Legal experts, political groupies and citizens following the news were surprised and even outraged last week when a federal judge sentenced former Donald Trump campaign chairman Paul Manafort to less than four years in prison for committing multiple felonies.
Critics say the sentence exposed the vast disparities in how people of privilege fare in the criminal justice system compared to people of color in low-income communities.
“For context on Manafort’s 47 months in prison, my client yesterday was offered 36-72 months in prison for stealing $100 worth of quarters from a residential laundry room,” tweeted New York attorney Scott Hechinger in a comment that went viral.
In Florida, the Manafort sentence has resonated, with state lawmakers introducing a spate of proposals this year to address inequities in the state’s criminal justice system.
Of concern, though, is whether any of the legislation would impact the racial disparities in Florida’s criminal justice system.
While blacks make up just 16 percent of the state’s population, they represent 41 percent of the state’s prison makeup, according to the most recent annual report published by the Florida Department of Corrections (other groups say it’s as high as 47 percent, using earlier DOC data).
And a 2016 analysis from the Sarasota Herald-Tribune discovered that black defendants in Florida spend longer time behind bars than white defendants for the same types of crimes. The paper’s analysis revealed that judges in nearly half the counties in Florida sentence blacks convicted of felony drug possession to more than double the time of whites –even when their backgrounds were the same.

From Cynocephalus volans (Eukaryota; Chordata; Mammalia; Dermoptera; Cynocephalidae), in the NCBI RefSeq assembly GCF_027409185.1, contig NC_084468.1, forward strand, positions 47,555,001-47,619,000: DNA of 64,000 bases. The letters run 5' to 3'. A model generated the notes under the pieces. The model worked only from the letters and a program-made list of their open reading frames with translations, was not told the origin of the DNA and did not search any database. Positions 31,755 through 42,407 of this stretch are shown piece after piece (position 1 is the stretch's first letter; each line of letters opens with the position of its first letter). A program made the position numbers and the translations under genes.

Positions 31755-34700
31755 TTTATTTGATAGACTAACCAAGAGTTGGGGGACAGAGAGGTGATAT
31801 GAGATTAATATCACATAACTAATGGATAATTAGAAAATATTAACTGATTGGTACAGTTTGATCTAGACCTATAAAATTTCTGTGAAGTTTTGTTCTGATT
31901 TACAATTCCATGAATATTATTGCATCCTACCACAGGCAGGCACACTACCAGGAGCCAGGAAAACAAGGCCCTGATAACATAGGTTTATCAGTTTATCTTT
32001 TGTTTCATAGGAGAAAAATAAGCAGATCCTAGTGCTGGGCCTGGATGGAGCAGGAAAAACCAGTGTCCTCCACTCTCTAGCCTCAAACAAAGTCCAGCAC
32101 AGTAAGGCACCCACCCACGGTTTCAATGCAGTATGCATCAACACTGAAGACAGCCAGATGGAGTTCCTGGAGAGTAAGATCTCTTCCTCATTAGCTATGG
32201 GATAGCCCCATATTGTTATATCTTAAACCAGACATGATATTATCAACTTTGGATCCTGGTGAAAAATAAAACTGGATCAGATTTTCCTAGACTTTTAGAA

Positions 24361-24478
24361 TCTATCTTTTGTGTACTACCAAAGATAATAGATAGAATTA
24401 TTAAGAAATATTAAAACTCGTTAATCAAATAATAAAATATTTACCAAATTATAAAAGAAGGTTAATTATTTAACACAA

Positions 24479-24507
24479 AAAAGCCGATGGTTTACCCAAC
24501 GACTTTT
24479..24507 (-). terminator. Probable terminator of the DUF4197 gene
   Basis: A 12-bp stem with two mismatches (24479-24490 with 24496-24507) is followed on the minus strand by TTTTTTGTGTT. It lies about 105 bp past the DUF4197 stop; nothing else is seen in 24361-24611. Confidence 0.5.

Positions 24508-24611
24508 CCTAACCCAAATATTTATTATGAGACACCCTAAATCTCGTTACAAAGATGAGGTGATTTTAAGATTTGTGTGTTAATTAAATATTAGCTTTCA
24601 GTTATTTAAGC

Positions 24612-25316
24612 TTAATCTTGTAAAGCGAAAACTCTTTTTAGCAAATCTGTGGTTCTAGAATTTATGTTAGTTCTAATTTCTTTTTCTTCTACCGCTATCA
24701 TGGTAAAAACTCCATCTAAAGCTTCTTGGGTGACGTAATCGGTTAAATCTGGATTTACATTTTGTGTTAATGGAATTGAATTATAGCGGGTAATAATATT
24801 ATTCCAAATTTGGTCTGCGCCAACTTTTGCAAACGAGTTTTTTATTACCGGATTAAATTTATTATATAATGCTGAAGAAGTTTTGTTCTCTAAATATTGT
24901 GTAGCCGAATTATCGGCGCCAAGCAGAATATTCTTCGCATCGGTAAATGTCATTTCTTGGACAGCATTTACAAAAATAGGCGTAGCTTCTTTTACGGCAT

State Sen. Randolph Bracy, a Democrat from Orange County, says those disparities need to be addressed before any proposals are passed in the Legislature.
Bracy has been speaking with Senate President Bill Galvano about including an analysis about racial disparities in every criminal justice-related bill that comes before state senators. It would be similar to “fiscal impact” statements now included in various legislation, to review the cost of proposals that could become law.
“A number of states have passed legislation to make sure that racial impact studies are done,” Bracy said last week. ”And so I think we need to do the right thing, especially when we have probably one of the highest incarceration rates in the country.”
Katie Betta, a spokesperson for Galvano, told the Florida Phoenix that the Senate president has spoken to Bracy about using a research arm of the Legislature to see what would be required to conduct a racial disparity analysis that could be included in legislation.
“The president wanted to understand what type of training for existing staff, additional personnel, or other legislative resources might be needed if the Senate were to implement such a requirement for an independent analysis. The president told Senator Bracy that he would fully support and approve such a study,” Betta wrote in an email statement.
Four states have implemented racial impact statement requirements over the past decade, while an additional seven states are looking at implementing similar laws this year.
Iowa became the first state government to adopt minority impact statements in the wake of a 2007 report from The Sentencing Project, an advocacy group which examines disparities in the criminal justice system.
That report showed that blacks accounted for 24 percent of the state’s prison population, though only two percent of Iowa’s population is black – the worst such disparity in the country.